Physiological measures of behavioral mimicry such as EMG recordings of facial

Physiological measures of behavioral mimicry such as

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outgroup, as measured by explicit self-reports. Physiological measures of behavioral mimicry, such as EMG recordings of facial activity (e.g. smiling), find similar results, with mimicry occurring less when observing outgroups than when observing ingroups (Bourgeois & Hess, 2008; van der Schalk et al., 2011).
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EMBODIED PREJUDICE 6 As previously stated, embodied approaches hypothesize that mimicry towards outgroup members may increase empathy. To the author’s knowledge, however, only two studies have actually investigated the causal effects of mimicry on empathy or other prejudice-related factors, such as liking. Below, I discuss both studies. In the first study (van der Schalk et al., 2011), researchers measured automatic mimicry towards ingroup and outgroup targets, as well as self-reports of target liking. Similar to previous findings, participants automatically mimicked ingroup targets more than outgroup targets. Furthermore, the more participants mimicked an ingroup target, the more they subsequently liked the ingroup member. Interestingly, however, subsequent analyses found that mimicry of outgroup targets did not mediate the effect of liking on outgroup members, failing to find support for a causal account of mimicry in liking of outgroups. The second study (Inzlicht, Gutsell, & Legault, 2012) directly manipulated mimicry of outgroup targets by having individuals imitate the actions of an outgroup member (on video) for a few minutes. Results show that individuals who mimicked outgroups later exhibited less implicit prejudice towards the outgroup than individuals who either mimicked the ingroup or did not mimic at all. To account for these findings, Inzlicht and colleagues suggest that mimicry of outgroups may reduce prejudice by enabling ingroups to “understand [the outgroup’s] emotions and needs” (p. 361), but also proposing a number of other possible, mediating mechanisms. While this finding is intriguing, its conclusions may be strongly benefited from further replication, especially when considering the mixed results from van der Schalk and colleagues’ (2011) study on the relationship between mimicry and liking of outgroups.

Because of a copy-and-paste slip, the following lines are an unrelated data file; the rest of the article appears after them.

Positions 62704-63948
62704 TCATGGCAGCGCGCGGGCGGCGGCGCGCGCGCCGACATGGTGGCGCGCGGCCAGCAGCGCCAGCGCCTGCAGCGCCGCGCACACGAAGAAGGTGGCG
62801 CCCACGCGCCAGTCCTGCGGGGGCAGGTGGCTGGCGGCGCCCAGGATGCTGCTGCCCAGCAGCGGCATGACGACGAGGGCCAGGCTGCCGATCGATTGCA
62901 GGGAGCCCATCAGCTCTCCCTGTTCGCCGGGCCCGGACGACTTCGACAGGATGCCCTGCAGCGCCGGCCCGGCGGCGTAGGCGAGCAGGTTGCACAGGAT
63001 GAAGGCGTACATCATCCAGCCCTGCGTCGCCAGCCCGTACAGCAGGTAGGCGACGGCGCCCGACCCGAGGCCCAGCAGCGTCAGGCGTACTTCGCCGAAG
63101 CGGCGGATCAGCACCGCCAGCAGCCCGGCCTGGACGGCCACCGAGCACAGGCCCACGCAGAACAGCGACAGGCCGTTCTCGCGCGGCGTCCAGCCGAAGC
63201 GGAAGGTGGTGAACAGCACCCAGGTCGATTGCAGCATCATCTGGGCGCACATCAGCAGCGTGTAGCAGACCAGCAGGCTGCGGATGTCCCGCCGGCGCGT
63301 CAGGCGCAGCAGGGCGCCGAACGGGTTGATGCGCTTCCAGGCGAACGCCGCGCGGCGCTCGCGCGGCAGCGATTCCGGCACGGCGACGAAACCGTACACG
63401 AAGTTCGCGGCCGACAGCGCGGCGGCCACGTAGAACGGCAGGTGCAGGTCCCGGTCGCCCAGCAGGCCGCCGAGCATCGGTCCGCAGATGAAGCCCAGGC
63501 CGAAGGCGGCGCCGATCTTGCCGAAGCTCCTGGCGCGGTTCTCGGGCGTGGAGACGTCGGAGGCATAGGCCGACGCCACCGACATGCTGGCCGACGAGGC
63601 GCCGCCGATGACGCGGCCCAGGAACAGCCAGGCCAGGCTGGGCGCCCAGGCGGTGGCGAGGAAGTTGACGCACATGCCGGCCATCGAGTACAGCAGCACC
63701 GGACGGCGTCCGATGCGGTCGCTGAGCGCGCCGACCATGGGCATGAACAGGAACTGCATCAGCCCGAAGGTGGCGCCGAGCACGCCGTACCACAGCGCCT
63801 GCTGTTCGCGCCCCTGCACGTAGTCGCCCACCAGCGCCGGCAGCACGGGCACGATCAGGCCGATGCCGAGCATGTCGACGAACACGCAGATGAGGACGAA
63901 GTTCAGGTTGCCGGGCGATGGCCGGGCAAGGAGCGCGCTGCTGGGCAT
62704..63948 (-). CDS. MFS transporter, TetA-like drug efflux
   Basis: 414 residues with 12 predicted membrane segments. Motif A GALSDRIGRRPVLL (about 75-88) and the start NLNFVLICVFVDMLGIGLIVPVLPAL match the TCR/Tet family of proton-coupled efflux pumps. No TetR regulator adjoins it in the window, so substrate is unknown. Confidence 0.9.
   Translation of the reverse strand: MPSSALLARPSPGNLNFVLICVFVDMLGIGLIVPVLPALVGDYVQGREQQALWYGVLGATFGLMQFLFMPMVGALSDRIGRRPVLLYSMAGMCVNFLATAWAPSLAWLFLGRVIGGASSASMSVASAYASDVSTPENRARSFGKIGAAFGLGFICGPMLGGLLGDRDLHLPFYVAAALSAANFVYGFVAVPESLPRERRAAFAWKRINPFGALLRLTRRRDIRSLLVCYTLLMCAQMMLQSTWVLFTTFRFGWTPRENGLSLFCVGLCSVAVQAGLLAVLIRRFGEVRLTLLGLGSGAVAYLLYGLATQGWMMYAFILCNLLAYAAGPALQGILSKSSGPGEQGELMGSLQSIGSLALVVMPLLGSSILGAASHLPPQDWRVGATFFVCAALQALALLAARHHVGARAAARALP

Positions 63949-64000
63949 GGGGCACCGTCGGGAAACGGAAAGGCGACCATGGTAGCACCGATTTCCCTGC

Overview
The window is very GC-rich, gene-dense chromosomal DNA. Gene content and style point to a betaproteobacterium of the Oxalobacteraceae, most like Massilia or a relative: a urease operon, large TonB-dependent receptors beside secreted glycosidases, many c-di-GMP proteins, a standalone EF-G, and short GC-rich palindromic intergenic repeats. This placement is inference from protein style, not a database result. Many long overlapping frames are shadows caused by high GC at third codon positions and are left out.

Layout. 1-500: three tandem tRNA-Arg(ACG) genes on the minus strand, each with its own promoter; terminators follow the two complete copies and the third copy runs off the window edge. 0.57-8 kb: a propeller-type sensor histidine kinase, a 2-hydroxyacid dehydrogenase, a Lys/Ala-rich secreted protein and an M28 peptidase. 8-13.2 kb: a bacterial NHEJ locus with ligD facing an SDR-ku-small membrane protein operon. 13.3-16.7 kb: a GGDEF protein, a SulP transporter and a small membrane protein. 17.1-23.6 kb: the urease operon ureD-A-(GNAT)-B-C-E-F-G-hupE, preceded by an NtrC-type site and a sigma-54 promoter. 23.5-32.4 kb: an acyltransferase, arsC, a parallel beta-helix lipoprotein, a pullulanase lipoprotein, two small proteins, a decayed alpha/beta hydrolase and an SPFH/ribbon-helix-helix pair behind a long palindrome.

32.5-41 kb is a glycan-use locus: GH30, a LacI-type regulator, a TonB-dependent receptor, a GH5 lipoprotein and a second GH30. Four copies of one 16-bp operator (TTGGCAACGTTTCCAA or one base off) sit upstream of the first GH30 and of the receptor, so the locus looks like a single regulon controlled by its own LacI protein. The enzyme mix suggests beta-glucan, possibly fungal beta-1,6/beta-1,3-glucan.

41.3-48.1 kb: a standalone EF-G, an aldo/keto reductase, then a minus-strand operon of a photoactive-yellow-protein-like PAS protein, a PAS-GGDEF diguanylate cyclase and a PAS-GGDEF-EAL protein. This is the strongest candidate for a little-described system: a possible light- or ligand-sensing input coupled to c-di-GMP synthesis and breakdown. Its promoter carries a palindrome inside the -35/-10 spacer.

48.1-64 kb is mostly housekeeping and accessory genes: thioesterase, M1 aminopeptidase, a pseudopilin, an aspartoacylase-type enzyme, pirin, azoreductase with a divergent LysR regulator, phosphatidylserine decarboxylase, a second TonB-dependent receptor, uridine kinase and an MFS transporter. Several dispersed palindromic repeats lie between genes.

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EMBODIED PREJUDICE 7 In addition to investigating empathy and liking, embodied approaches have also often proposed that mimicry plays a causal role in emotion recognition accuracy (see Niedenthal et al., 2010), a factor that may play a critical role in producing miscommunication- and anxiety-free intergroup interactions. In previous studies, researchers have primarily tested this hypothesis by inhibiting mimicry of emotional expressions, finding that doing so often reduces emotion recognition accuracy (see Niedenthal et al., 2010). Recent work has also begun to explore the role of mimicry training (i.e. increasing mimicry) as a method for improving emotion understanding in certain populations, such as individuals who are autistic (see Winkielman et al., 2015).
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